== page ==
Finally, if you do buy it, then let the author know. Don’t hire a plane to run a banner in the sky, perhaps, but do drop it in conversation. Beware. They will probably tell you about their next book.

  5. Why, oh cruel world, why? Why is there another book?

    I’m sorry to say that many authors are serial offenders. If the first book experience was not so horrible that the author has had to flee society to live in a yurt in the Tasmanian forest with a self-composting toilet that has a taste for blood, then she or he will probably try to write another one.

    Believe me, you’ll know when this happens, as the channel for “I’ve written a book” will now become filled with “I’m writing a book”.

    Botox is very useful for achieving the fixed, caring, but above all immobile expression required to deal with authors in this stage. Encouragement is welcome but take care as you may be asked to be a reader or, if your expertise is useful, to look over something for accuracy.

    At that point, there’s only one option.

    You’ll have to write your own book, as an act of revenge!

Up next

Tune in shortly for the next of Five to Survive guides for friends of authors: Help! How do I pretend that I’ve read my friend’s book?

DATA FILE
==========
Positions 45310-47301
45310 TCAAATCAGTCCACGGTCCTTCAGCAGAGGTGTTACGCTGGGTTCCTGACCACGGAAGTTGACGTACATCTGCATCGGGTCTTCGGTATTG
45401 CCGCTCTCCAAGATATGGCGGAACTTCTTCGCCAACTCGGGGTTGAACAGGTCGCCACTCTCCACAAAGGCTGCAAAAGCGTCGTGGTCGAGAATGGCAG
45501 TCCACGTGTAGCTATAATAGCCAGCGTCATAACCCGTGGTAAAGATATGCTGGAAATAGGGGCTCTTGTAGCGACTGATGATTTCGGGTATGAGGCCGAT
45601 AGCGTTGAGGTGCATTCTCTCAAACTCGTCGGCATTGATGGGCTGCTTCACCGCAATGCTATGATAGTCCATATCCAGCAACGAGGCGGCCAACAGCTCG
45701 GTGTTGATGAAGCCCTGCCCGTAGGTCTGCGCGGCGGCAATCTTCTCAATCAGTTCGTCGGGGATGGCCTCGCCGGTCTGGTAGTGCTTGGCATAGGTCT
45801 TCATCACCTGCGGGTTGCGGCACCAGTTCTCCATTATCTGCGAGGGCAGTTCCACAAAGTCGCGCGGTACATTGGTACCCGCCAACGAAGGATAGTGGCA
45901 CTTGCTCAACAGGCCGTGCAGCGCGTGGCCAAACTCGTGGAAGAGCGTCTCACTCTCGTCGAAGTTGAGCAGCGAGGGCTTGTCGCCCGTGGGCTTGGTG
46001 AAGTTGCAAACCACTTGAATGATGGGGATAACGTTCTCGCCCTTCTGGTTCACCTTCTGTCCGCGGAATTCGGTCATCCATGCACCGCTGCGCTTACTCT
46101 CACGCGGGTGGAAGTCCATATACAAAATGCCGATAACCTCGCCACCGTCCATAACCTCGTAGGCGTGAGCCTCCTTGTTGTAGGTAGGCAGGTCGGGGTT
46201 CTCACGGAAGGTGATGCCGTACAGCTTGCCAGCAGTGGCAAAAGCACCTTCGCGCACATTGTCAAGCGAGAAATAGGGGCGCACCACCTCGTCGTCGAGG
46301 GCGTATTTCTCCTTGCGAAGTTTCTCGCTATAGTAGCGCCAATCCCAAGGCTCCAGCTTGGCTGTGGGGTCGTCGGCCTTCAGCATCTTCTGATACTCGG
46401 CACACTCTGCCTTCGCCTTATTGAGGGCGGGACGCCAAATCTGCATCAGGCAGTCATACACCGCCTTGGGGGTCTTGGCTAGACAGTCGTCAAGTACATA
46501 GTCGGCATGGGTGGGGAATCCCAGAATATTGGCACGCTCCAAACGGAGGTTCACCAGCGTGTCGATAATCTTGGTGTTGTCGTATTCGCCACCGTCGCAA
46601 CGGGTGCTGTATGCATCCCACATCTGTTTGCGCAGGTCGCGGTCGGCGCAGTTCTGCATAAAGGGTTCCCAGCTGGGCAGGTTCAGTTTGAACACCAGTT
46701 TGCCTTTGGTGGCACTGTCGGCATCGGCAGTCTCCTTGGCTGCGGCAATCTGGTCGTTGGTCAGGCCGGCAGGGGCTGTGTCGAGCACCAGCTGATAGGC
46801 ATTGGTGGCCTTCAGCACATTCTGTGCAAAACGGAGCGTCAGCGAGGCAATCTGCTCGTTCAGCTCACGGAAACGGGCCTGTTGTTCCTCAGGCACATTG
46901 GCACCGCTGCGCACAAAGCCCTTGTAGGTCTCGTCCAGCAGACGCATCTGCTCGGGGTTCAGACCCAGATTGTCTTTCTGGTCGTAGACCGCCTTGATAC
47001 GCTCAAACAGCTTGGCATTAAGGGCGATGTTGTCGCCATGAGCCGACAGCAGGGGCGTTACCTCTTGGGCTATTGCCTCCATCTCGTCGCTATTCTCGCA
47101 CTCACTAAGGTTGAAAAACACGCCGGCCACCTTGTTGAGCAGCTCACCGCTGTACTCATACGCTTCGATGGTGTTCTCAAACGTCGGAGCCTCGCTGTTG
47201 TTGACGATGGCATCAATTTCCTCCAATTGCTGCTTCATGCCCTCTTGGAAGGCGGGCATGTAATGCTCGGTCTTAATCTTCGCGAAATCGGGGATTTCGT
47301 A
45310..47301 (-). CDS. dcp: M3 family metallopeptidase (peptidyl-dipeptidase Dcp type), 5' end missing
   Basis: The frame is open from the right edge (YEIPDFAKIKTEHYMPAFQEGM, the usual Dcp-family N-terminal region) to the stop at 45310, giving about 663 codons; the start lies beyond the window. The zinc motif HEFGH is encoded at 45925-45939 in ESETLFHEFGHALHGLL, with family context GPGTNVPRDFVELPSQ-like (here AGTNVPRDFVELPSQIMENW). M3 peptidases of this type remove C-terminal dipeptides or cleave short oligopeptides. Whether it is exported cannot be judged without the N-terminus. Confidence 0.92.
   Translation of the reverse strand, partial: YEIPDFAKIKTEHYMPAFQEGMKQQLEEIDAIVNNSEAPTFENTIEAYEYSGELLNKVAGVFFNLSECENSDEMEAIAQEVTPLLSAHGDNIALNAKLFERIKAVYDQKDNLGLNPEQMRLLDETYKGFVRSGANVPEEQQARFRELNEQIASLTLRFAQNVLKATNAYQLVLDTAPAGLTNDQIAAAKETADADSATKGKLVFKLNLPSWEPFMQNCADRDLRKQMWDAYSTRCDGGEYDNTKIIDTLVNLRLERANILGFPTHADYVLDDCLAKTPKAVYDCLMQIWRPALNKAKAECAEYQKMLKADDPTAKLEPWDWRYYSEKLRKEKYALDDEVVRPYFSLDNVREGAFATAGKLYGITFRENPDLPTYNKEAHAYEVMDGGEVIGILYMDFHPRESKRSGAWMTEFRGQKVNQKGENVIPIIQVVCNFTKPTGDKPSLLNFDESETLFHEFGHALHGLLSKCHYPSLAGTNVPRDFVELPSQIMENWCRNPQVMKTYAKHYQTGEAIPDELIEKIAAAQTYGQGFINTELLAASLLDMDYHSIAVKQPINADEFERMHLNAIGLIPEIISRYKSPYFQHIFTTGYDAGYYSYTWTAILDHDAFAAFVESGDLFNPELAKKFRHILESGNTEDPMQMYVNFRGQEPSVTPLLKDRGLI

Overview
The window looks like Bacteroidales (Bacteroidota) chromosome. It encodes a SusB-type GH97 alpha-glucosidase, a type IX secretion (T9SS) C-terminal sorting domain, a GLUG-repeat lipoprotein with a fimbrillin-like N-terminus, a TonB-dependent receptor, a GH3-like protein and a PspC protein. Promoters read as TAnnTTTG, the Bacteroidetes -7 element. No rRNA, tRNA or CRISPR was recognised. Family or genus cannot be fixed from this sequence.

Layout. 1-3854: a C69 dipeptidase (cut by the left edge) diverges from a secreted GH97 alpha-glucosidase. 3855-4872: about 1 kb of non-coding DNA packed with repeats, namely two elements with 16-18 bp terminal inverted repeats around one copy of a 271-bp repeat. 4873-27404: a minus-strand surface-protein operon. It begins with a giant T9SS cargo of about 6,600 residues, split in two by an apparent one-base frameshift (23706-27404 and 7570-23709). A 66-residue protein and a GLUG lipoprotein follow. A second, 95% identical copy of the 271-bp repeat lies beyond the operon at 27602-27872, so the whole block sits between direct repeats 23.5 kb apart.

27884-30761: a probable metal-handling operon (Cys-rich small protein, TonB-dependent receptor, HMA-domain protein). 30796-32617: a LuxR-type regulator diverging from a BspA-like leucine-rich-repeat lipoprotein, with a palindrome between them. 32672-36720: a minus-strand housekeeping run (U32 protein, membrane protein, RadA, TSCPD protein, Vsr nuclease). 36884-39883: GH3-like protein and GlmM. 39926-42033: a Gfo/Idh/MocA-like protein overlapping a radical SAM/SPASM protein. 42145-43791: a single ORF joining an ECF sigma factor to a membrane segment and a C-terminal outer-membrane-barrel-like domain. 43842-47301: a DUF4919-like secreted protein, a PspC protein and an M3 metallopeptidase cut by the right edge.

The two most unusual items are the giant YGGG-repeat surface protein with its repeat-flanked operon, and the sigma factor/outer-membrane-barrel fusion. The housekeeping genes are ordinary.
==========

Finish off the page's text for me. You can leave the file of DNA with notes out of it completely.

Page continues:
Work in progress

I didn’t make any of the prints available for sale because I wasn’t happy with where they had ended up. I’ve had a chance to rework the artist’s proof and this is on the way to what I wanted.

Vinyl plate, Gamblin black ink, Phthalo Blue watercolour, and gold leaf. Stamps yet to be cut and printed.

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After the smoke clears… #curseofkerevesdere

The launch party went amazingly well. I’ll post photos and the video of the speeches shortly. I’m so lucky to have so many wonderful friends and colleagues who showed up to help me launch the book!

Someone has already finished it and used the “hidden” trigger to ask for the next book! I’m amazed, flattered and surprised in equal measure.

This weekend is a quieter one, catching up on some art projects and resting a little. And then onwards to the next book!

Thank you for following me here, it should be a little more subdued for the next little while. But we’ll see.

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One. #curseofkerevesdere

I often say that my iPod is where music goes to die. The 70s and 80s strut and shimmy up against sparse electronica and grungy self-indulgence from the 90s onwards. The Doobie Brothers, Bob Dylan, Miles Davis and Stockhausen segue to Nouvelle Vague, Nine Inch Nails, Bananarama, Hot Chip, Spiro and Bryan Adams.

I’m listening to Bryan Adams’ “Straight From the Heart” as I write this. Because, by happy coincidence, that’s what this whole project is about.

I’ve read history. I know what happens when people go to war. To the countries. To the people. I know that it’s not over soon nor does it end cleanly. To draw from the Princess Bride: “Anyone who says differently is selling something.”